of 20 /20
Bones - Skeleton

Bones - Skeleton

  • Upload
    lise

  • View
    46

  • Download
    0

Embed Size (px)

DESCRIPTION

Bones - Skeleton. Early Life. During development of the embryo, the human skeleton is made up of cartilage and fibrous membranes, but most of these early supports are soon replaced by bone. Think about the body position in utero during development, and the first few years of child’s life. - PowerPoint PPT Presentation

Citation preview

Page 1: Bones - Skeleton

Bones - Skeleton

Page 2: Bones - Skeleton

Early Life

• During development of the embryo, the human skeleton is made up of cartilage and fibrous membranes, but most of these early supports are soon replaced by bone.

• Think about the body position in utero during development, and the first few years of child’s life.

Page 3: Bones - Skeleton

• Most bones stop growing during adolescence.

• Some facial bones, especially those of the nose and lower jaw, continue to grow almost to no end throughout life.

(example of change of facial structure in elderly)

Page 4: Bones - Skeleton

Skeleton

• divided into the axial and appendicular• Together comprise 206 bones in the human

body

Page 5: Bones - Skeleton

axial skeleton

• These bones form the vertical axis of the body. They function in protection and support of the body and body parts.

• skull bones• vertebral column• rib cage

Page 6: Bones - Skeleton

Axial Skeleton

Page 7: Bones - Skeleton

Appendicular Skeleton

• These bones comprise the upper and lower limbs of the body, and the bones that connect limbs to the axial skeleton. They function in movement.

• clavicles• pelvis• Arms and hands• Legs and feet

Page 8: Bones - Skeleton

Appendicular Skeleton

Page 9: Bones - Skeleton

Function of Bones

• -Protection of vital organs• -Support & maintenance of posture• -Providing attachment points for muscles• -Storage & release of minerals (calcium &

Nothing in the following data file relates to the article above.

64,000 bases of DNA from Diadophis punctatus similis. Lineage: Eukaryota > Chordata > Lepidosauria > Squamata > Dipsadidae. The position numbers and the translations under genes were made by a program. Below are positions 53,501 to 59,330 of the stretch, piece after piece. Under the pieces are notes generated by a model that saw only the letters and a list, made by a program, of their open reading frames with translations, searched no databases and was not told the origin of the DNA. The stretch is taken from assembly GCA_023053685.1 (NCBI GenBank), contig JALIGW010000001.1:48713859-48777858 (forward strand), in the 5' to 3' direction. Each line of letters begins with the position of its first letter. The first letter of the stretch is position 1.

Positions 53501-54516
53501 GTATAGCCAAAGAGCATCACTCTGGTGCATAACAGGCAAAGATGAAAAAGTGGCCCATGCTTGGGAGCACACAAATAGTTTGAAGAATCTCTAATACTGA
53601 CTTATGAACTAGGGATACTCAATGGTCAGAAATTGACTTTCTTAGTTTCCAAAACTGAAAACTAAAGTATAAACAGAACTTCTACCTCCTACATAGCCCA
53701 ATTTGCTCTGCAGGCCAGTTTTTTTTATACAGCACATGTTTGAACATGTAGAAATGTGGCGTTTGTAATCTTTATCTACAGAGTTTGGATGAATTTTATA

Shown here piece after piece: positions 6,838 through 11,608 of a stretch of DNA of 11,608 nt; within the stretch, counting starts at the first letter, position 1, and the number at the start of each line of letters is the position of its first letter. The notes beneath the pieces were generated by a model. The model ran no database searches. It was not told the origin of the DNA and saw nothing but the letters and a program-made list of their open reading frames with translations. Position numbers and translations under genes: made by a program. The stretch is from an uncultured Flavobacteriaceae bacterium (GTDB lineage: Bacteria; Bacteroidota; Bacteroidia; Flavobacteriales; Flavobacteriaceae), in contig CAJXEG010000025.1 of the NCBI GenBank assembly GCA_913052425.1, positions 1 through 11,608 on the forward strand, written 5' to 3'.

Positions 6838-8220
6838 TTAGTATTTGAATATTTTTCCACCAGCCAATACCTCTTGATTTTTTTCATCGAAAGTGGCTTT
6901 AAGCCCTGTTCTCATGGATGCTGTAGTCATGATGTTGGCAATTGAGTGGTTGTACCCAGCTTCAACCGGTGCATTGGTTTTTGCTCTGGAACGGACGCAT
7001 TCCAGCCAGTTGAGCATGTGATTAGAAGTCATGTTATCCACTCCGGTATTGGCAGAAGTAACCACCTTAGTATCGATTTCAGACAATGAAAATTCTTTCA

phosphorus)• -Blood cell production (haemopoiesis)• -Storage of energy (lipids in yellow bone

marrow)

Page 10: Bones - Skeleton

bone classifications (types)

Long bones: longer than they are wide; have a shaft with 2 ends. Movement bones: including femur, metatarsals & clavicleShort bones: small & cube-shaped. Include carpals & tarsalsFlat bones: thin, flat and often curved. Including the sternum, scapula, ribs and skull bonesIrregular bones: have specialized & complicated shapes, including sacrum, coccyx & vertebrae

Page 11: Bones - Skeleton

Bone classifications

Page 12: Bones - Skeleton

Bone Textures

• Bones are made up of 2 layers that differ in texture and function:

• - Compact bone: external layer of the bone that is very dense, filled with passageways for nerves, blood vessels, and lymphatic vessels.

• - Cancellous bone: internal layer of the bone that looks spongy; has an irregular latticework structure.

Page 13: Bones - Skeleton

Long Bone: structure

• Long bones are mainly comprised of a shaft, 2 ends and membranes.

Diaphysis: the shaft; constructed of compact bone and envelopes a marrow cavity. In adults, this cavity stores yellow marrow (fat)

Epiphyses: the bone ends of a long bone; constructed of compact bone externally and spongy bone internally. Blood cell production occurs here

Page 14: Bones - Skeleton

Con’t

• Articular Cartilage: thin layer of cartilage covering the ends of the bone where joints are formed. They reduce friction & absorb shock

• - Periosteum; thin shiny white membrane; important for bone growth, repair, nutrition and attachment of ligaments/tendons.

• - Medullary Cavity: space within the diaphysis where yellow bone marrow is stored.

• -Nutrient Foramen: where blood vessels pass into the bone.

Page 15: Bones - Skeleton

Diagram of Long Bone

Page 16: Bones - Skeleton

Vertebral column

• 33 Vertebrae in the body• Strong and flexible• Cervical: 7 vertebrae; the smallest & have the most

movement• Thoracic: 12 vertebrae; less mobile due to the ribs

attached to them• Lumbar: 5 vertebrae; biggest & strongest; weight

bearing• Sacral: 5 vertebrae (fused); transmit weight to the

legs/pelvis• Coccygeal: 4 vertebrae (fused)

Page 17: Bones - Skeleton

Vertebrae

Page 18: Bones - Skeleton

Vertebrae• The vertebral foramen; (hole) in each

vertebrae line up to house the spinal cord.• -Intervertebral discs: located between the

body of each vertebrae; fibrocartilage on the outside & gel like in the middle; give the vertebral column flexibility; shock absorbers

Page 19: Bones - Skeleton

Spinal column4 curves of the spine increase strength, help maintain upright balance & absorb shock

Page 20: Bones - Skeleton

Sources

“Human Anatomy & Physiology, Pearson International Edition, Eighth Edition.” Marieb and Hoehn. 2010

McGraw-Hill Companies. www.mcgraw-hill.com/

National Library of Medicine and International Osteoporosis Foundation.

www.nlm.nih.gov/ Nucleus Communications, Inc. 2003.

www.nucleusinc.com

Visual Dictionary Online. www.visualdictionaryonline.com

http://tw.aisj-jhb.com/dslattery/files/2013/05/bones.pdf